No doubt, you have a local coffee shop that you absolutely love and that serves better coffee than Starbucks; and I know, friends don’t let friends drink Starbucks. I get it. Starbucks is a mega-chain, an 800-pound gorilla masquerading as a quaint neighborhood establishment. There is a lot of truth in that, except for one thing: Starbucks manages to be both a national chain and yet, at the same time, very local.
Your neighborhood coffee shop may, in many aspects, out-perform Starbucks. But Starbucks has taught your local coffee shop a lot about the business. It is highly probable the proprietor of your local shop has spent a great deal of time trying to understand all of the things Starbucks does right and, as a result, has learned a great deal. I’m recommending that we do the same.
There’s two lessons I want you to take away from this discussion of Starbucks.
The first – A great mission statement anchors a company’s marketing.
Here is Starbucks’ mission statement:
Our mission: to inspire and nurture the human spirit – one person, one cup, and one neighborhood at a time.
Regular readers of this column know that I place a great deal of emphasis on the concept of a mission statement as being the single most important element to creating an authentic, intentional, and consistent marketing presence. Starbucks is a good example of a great mission statement. Their creed is stated completely in terms of the impact they want their company to have on their customers. Nothing about “serving the world’s finest coffee” or providing “great customer service.”
Take a look at the Starbuck’s website. In addition to being creative and well designed, the content reflects their mission statement. There is a section on social responsibility, a section on business ethics and compliance, and a section on diversity. Like the ambiance in their stores, you get the sense that this is a company that is authentically engaged in its global and local involvement. Is it any wonder that Starbucks consistently ranks in the top companies in Fortune Magazine’s Best Companies To Work For or their list of the World’s Most Admired Companies?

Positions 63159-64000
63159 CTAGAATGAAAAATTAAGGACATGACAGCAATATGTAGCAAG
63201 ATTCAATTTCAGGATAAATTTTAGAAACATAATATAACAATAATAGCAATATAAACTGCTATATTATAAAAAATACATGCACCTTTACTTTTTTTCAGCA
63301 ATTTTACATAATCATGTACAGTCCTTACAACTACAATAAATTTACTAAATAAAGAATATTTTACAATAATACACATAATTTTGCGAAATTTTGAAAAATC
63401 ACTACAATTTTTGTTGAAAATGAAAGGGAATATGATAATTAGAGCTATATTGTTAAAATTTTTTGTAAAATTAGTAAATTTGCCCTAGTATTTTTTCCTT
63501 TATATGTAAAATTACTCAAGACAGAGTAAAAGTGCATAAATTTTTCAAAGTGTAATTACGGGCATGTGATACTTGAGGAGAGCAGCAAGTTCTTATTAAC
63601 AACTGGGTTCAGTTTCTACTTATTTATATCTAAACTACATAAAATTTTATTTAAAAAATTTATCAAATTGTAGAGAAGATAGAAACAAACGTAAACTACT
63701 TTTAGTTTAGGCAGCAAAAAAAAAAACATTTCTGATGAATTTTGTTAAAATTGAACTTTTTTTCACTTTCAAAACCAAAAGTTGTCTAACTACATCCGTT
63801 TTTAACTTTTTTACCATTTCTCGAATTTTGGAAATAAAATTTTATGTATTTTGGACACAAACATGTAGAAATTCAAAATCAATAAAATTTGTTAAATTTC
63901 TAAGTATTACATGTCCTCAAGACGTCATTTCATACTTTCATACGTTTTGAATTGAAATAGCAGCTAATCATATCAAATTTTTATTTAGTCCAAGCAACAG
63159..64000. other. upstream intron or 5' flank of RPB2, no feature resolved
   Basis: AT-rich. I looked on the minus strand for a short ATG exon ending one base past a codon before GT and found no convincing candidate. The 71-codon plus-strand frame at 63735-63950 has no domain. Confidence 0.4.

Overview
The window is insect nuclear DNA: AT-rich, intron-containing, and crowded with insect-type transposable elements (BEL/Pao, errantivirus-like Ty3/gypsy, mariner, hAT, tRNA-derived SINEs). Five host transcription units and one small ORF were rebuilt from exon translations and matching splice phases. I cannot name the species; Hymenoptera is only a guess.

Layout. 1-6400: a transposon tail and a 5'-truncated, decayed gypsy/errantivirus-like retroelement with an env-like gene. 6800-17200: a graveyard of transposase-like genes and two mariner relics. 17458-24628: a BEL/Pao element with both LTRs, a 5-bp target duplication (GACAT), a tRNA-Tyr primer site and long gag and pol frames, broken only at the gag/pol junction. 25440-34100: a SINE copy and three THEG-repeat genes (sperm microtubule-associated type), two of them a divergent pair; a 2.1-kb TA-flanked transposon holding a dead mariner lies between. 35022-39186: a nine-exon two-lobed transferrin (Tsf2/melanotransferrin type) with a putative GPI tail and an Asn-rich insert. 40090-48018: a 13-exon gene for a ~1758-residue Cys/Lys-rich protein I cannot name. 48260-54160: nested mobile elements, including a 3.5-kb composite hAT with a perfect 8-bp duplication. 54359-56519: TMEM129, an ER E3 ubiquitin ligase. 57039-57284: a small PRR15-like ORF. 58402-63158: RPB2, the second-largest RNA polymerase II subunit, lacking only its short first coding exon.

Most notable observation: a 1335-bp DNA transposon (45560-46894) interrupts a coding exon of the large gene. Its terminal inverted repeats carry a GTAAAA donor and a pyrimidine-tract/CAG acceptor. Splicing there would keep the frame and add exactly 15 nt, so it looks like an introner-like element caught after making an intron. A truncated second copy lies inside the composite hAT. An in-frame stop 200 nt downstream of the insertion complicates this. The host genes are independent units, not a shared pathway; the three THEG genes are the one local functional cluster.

Starbucks is a company seeking to be a good community and global citizen from its core. As a result, its corporate personality rings authentic.
How does your mission statement read? Is it a statement of the features you aspire to have or is it a statement of the benefits you want your clients to experience? Does the ambiance of your company ring as warm and authentic as that of your local coffee house?
The second lesson I want you to take away? Starbucks clients are purchasing value, the experience, the ambiance. Price is only an aspect of the total value the client receives. If price were really the most important element of the buying decision, Starbucks would never sell a cup of coffee. Their customers can purchase coffee in a dozen different places for less. There’s a lesson every travel agent should understand at a deeply embedded level.